In short: an overwhelming victory in a Northern blue state by someone who had literally embraced the president; a defeat in a Southern purple state by a hardcore conservative to an uninspiring Democrat in an off-year election; and a primary victory in a solid-red district by an establishment Republican against an insurgent conservative birther. Seems like the tea party crowd would be chastened, right? Wrong, as you'll see below the fold.
As Chris Cilizza and Aaron Blake noted, Governor Christie won among women voters in his state. Dave Weigel indicates that he also became the first Republican since 1998 to win among Latinos. Now, given the fact that the chief demographic issues that hamper Republican chances at winning elections are glaring weaknesses among women and Latino voters, it might seem that conservatives everywhere, even those who don't like Christie, might bite the bullet and see his electoral and political strategy as a model to use for the future. Instead, however, the conservative base is choosing to engage in its own deluded form of confirmation bias—seeing a narrower-than-expected loss as a genuine win, and modeling an entire political strategy out of it:
“You can win a referendum on Obamacare,” said Baker. “That’s a lesson of this race.”The strong likelihood, of course, is that this narrative simply isn't true. Geoff Garin, who served as pollster for the victorious Terry McAuliffe campaign, said that Cuccinelli's campaign line about being the first attorney general in the nation to sue to stop the Affordable Care Act was actually an electoral loser. Meanwhile, exit polls indicate that only about a quarter of voters in Virginia saw the law as their top issue, and of those, a bare plurality supported Cuccinelli. But none of that will end up mattering: the tea party activists who have decided that opposition to health insurance reform is the hill that they will die on will hang onto anything that could help support what they so desperately want to believe. And in the case of the Virginia race, the radical narrative will be that the party establishment stabbed Cuccinelli in the back by refusing to fund his campaign to adequate levels. As Markos Moulitsas notes, however, the establishment did invest heavily in Cuccinelli through the Republican Governor's Association, but the candidate himself simply couldn't raise the cash:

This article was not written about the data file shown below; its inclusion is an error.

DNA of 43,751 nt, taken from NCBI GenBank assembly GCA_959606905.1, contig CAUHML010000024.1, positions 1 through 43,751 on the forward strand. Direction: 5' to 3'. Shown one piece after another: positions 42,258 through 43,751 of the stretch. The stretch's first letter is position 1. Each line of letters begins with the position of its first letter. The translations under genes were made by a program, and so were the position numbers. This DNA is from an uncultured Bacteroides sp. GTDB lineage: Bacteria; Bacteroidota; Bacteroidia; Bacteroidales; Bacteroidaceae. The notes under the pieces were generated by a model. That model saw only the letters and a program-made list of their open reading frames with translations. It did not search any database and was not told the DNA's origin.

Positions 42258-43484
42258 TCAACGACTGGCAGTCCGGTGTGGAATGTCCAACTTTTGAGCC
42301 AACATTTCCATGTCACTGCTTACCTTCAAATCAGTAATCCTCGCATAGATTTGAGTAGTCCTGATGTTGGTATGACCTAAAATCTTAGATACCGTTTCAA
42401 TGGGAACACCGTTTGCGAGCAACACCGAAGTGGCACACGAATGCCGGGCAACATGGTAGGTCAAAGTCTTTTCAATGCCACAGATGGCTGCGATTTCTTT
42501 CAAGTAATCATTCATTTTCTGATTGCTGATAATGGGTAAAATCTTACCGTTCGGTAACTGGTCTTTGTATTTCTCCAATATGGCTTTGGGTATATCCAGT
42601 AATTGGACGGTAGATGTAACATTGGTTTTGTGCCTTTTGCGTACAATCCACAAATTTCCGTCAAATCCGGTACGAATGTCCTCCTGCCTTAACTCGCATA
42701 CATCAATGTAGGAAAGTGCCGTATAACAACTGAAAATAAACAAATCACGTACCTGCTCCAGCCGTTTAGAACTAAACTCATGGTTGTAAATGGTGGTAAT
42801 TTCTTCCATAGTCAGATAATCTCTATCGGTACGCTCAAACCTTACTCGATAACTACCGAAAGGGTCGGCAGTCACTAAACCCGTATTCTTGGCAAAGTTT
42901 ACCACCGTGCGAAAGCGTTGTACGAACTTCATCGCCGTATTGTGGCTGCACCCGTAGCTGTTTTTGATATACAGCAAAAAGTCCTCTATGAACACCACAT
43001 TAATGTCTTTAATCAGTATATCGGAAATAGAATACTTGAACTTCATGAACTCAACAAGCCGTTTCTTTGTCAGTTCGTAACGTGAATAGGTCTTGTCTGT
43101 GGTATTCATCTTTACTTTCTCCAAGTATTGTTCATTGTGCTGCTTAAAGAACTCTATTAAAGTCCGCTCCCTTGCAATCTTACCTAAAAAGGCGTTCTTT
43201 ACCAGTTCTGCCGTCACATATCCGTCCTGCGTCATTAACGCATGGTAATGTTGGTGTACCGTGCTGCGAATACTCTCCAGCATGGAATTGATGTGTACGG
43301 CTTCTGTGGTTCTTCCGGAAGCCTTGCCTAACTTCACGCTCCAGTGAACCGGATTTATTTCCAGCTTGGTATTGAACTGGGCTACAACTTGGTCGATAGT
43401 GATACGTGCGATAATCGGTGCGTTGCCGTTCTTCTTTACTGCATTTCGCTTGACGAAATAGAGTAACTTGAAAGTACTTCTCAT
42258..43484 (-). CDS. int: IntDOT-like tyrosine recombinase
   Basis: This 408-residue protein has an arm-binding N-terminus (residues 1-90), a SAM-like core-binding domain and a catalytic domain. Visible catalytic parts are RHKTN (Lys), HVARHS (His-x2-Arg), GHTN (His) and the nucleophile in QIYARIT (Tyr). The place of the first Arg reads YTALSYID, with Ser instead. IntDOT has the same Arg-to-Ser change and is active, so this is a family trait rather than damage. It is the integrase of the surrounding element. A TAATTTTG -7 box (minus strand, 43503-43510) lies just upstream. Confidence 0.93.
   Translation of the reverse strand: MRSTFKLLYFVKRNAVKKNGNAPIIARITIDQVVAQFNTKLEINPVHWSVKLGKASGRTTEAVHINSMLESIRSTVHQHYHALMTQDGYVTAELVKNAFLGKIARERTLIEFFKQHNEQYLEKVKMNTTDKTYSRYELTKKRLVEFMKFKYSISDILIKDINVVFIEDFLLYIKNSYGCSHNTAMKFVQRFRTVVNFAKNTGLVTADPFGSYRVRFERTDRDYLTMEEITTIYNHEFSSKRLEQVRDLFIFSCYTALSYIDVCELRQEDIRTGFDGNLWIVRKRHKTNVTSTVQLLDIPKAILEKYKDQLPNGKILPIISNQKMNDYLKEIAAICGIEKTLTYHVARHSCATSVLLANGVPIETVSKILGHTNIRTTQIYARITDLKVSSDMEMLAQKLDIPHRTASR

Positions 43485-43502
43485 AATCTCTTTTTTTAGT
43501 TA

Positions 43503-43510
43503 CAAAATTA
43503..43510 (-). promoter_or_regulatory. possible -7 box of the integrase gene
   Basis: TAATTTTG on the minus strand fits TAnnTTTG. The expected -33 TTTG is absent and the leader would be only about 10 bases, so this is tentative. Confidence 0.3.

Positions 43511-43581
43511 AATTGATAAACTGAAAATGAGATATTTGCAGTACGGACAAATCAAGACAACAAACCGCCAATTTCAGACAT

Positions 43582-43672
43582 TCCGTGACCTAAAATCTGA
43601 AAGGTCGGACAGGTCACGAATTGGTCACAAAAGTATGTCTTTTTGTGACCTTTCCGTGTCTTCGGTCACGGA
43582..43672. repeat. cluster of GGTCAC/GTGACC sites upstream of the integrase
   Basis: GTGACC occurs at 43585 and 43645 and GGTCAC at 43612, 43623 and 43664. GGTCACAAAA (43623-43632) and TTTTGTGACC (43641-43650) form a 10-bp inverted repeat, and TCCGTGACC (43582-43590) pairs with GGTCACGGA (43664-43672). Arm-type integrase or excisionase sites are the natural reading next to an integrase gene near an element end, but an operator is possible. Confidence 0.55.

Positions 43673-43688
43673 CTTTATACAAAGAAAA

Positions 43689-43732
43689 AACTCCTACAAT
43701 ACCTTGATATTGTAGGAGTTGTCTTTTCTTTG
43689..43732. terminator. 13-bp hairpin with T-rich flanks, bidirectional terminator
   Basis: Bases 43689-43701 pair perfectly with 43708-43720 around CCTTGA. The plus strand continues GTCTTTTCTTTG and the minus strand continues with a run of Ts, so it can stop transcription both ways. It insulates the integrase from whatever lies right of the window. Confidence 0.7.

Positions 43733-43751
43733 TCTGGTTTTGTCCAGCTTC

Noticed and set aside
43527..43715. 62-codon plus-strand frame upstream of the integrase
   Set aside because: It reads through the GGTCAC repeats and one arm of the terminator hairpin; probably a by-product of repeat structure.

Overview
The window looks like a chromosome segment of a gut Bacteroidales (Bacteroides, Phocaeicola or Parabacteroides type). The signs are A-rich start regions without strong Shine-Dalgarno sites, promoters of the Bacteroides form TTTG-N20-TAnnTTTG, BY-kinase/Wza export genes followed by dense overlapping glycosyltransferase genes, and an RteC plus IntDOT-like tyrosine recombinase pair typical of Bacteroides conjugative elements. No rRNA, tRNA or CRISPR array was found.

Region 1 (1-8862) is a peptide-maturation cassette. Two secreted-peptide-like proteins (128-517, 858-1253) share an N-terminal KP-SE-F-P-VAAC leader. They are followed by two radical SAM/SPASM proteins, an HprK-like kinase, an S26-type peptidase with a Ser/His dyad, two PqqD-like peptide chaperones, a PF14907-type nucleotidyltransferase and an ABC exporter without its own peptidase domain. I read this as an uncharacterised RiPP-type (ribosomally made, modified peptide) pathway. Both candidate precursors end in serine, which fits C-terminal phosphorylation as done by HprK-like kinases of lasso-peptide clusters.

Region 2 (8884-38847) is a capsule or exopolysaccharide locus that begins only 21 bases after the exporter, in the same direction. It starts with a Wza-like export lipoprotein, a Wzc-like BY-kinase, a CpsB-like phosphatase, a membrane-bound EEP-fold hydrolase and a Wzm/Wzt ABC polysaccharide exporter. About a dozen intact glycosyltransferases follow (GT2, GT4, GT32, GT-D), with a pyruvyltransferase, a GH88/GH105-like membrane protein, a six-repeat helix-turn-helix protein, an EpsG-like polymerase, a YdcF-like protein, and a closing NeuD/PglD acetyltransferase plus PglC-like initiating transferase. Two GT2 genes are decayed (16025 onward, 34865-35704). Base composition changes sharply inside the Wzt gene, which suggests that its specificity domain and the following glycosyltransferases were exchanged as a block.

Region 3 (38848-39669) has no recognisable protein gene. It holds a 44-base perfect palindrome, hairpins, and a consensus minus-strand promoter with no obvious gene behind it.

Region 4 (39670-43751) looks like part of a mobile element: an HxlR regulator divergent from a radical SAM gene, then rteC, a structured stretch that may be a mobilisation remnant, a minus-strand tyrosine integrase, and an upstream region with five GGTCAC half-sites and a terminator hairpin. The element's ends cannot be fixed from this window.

When conservatives start to plot for 2014, that’s the lesson they’ll internalize. They will not be told, by “the establishment,” that they fought on a losing issue, with a candidate who ran 12 points behind his own 2009 statewide vote, in a party that threw away elections because they didn’t nominate moderates. Not at all. Party Chairman Pat Mullins told revelers that Terry McAuliffe’s 48 percent of the vote gave him “no mandate,” and that the “referendum on Obamacare” should shock the other side.
Ken Cuccinelli, in his last foreseeable speech as a candidate, insisted that this was true. “Despite being outspent by an unprecedented $15 million,” he said, “this race came down to the wire because of Obamacare.”
“Run for Senate!” yelled a voice in the crowd.
Recriminations are flying fast and furious in the right over last night's loss, with conservatives declaring themselves the victims of a brutal abandonment by their establishment. Democrat Barbara Buono can make that argument in New Jersey. Conservatives in Virginia cannot. The RGA spent over $8 million in the race, including $3 million in direct contributions, while the RNC threw in another $3 million. Now Cooch was a shitty fundraiser—raising just $12 million to McAuliffe's $28 million. So yes, Cuccinelli was outspent, but not because the establishment abandoned him, but because he couldn't do something Republicans never have a problem doing: raising money in a state with no contribution limits.But as Frum says, that counterargument is not conclusive, and there is a pre-existing narrative in the minds of tea party activists that the party establishment is weak-kneed and does not want to support true conservatives; the stories about Cuccinelli being underfunded will only feed that narrative even further, and the fact that the Republican Party has lost five Senate races that they likely would have won with less extreme candidates does not provide any counterweight. Perhaps a blowout loss by Cuccinelli would have changed this narrative to some degree and reduced the ideological fervor behind the rehabilitation of his electoral strategy; but even then, the Dolchstoßlegende narrative regarding establishment support could have continued on unabated.
In short, the tea party faction will come away from the 2013 elections seeing no reason to not continue its challenge and nominate a "true conservative" in 2014 and 2016. Despite what these election results might have indicated to normal people, the civil war in the Republican Party will continue on unchanged.